Correction to This Article
Rev. John Thomas Sheehan's age was misidentified earlier. He is 62-years-old.

A Constant Episcopal Church in Va., Now Called to Leave?

By William Wan
Washington Post Staff Writer
Monday, July 20, 2009

They stayed as other churches left.

They stayed through the ordination of a gay bishop, and the lengthy arguments that tested long-standing beliefs and frayed friendships. All the while, the congregation of the tiny church in rural Loudoun County kept the word "Episcopal" on the Sunday bulletins because members believed it was God's will.

But last week, as their denomination inched closer to ordaining more gay bishops and blessing same-sex unions, parishioners at the Church of Our Redeemer were left to wonder: How much longer could they remain Episcopalians?

It is a dilemma facing theologically conservative churches across the country as the denomination grows increasingly accepting toward homosexuality, pushing some parishes away from the Episcopal faith and leaving others, such as Our Redeemer, on the fence.

"It's not something you consider lightly, leaving. It would be painful and affect a lot of relationships," said church member Michael Hollinger, 37. "But at the same time, the decisions they're making in the larger church are getting harder and harder to accept."

At the heart of that struggle is Our Redeemer's priest, the Rev. John Thomas Sheehan, 62, who spent last week studying the resolutions recently passed at his denomination's national convention, parsing each sentence for meaning and intent. He has talked to fellow clergymen and asked God for guidance through the uncertainty.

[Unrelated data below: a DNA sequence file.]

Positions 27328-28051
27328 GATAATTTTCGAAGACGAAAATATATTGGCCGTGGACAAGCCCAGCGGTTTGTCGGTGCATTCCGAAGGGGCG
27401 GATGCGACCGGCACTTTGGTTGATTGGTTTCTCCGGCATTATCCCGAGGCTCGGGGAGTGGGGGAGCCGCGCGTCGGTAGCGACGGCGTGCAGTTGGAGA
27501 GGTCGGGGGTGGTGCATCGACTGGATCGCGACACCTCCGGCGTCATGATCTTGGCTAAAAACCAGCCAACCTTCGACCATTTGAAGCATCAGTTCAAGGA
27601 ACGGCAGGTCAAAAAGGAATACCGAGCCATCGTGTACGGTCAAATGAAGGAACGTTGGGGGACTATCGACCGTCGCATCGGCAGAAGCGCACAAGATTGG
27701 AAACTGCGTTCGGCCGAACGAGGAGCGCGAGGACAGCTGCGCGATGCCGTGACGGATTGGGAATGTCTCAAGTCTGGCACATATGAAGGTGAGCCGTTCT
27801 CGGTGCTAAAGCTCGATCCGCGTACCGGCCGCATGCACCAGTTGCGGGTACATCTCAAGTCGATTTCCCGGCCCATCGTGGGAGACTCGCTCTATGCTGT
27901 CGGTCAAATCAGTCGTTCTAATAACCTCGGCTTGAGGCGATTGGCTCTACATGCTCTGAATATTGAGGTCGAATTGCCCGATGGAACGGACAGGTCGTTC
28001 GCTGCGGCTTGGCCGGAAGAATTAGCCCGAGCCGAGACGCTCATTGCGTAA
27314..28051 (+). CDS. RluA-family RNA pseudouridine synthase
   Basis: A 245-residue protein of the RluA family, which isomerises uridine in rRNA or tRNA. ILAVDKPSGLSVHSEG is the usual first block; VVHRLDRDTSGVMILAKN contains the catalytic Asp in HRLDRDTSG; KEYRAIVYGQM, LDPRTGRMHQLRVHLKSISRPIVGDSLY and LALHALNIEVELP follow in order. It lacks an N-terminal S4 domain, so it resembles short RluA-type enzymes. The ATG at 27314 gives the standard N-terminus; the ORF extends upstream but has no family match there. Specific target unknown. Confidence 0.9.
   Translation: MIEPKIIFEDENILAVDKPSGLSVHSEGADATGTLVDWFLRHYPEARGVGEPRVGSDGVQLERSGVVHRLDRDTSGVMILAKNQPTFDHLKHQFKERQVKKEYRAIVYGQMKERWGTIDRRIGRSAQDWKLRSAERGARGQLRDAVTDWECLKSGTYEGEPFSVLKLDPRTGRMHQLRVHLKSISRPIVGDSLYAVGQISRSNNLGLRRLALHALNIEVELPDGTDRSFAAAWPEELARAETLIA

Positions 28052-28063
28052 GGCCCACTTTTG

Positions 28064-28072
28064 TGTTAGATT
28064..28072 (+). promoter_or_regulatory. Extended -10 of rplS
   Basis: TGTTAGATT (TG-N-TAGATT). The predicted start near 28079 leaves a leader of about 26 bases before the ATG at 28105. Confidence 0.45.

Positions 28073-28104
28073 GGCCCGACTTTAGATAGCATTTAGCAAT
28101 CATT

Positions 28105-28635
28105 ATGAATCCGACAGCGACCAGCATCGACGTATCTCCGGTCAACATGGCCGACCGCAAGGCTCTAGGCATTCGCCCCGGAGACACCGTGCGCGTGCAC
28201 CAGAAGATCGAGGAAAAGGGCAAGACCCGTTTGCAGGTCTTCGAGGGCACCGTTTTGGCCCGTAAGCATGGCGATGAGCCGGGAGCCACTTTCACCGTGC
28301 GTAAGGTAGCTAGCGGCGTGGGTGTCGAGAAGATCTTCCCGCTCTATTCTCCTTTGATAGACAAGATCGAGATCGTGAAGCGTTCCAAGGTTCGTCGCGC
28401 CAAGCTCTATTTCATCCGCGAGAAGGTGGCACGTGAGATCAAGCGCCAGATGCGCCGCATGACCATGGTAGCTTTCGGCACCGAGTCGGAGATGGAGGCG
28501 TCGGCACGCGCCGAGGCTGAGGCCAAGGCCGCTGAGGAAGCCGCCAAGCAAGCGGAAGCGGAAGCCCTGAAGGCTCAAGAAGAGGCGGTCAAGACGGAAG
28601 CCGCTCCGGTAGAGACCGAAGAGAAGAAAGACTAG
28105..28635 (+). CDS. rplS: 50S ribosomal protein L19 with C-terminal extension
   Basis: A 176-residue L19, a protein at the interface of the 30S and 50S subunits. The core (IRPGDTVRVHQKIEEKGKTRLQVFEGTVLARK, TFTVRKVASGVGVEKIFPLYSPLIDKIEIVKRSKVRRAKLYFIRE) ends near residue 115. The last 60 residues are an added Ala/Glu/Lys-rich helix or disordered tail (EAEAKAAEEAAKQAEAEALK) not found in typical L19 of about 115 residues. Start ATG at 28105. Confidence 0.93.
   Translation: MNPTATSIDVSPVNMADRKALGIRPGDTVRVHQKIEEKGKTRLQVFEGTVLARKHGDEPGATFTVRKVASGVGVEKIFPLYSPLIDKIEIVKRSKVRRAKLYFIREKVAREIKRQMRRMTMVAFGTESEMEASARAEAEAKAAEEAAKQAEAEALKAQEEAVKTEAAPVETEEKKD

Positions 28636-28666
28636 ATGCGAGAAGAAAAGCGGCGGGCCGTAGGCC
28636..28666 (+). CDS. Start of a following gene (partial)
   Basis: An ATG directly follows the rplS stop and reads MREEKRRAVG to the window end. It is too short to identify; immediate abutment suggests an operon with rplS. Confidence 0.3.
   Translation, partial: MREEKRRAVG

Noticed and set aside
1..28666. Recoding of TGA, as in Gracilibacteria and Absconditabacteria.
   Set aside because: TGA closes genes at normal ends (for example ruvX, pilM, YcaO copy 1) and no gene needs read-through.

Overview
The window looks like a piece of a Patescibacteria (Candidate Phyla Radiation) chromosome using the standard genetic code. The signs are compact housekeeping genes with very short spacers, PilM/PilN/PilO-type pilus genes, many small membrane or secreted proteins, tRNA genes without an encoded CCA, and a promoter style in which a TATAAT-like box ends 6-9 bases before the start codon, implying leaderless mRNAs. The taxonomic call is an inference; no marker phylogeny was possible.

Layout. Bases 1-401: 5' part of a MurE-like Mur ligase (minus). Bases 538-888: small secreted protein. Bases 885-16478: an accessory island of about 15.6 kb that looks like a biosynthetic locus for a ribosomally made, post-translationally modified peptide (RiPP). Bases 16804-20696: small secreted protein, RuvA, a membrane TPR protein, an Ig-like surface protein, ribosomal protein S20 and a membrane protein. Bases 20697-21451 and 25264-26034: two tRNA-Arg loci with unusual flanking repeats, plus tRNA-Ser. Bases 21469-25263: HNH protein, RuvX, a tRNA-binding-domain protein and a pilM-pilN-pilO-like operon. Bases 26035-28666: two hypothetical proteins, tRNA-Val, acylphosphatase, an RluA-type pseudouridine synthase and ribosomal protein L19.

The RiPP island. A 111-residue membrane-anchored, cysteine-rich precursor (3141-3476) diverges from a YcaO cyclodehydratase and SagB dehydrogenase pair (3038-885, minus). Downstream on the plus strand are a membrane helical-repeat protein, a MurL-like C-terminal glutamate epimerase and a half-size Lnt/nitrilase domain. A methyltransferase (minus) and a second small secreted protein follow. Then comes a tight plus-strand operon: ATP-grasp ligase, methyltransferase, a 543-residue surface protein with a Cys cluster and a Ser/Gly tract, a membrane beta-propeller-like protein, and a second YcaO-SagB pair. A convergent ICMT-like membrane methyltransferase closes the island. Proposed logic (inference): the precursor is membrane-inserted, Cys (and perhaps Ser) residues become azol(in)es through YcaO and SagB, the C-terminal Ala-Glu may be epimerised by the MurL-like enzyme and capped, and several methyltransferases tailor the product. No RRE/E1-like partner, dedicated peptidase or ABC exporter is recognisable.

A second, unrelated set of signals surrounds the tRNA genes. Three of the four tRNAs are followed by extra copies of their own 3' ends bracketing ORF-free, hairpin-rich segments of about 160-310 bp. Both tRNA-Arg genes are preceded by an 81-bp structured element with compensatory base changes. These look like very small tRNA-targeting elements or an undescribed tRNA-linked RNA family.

Leaning on the Lord has long been his solace. The first time God spoke to him, Sheehan said, he was 15. It was during a dream and only a single word: "Come." He believed God was calling him to priesthood, a path Sheehan decided not to follow. Two decades later, married with kids and working as a political affairs director on Capitol Hill, Sheehan saw God again in a dream. This time, the call was too strong to resist.

In 2001, after three years in seminary, Sheehan arrived at Our Redeemer, a small rural church steeped in history. It began as an Episcopal church in 1890, when a strip of land that once belonged to President James Monroe was set aside for a house of worship.

Since then, the unchanging nature of faith has defined the congregation.

As other churches modernized -- bringing in hip worship bands and loosening liturgy -- Our Redeemer stuck with its old hymns and routines dictated by the Book of Common Prayer, a collection of service instructions that dates back to the mid-1500s.

Even as the parish has grown, tripling in the past eight years, new members have asked church leaders not to change a thing. The world, they said, is in such constant flux that they are comforted by a church with an unchanging foundation.

But their denomination has changed rapidly.

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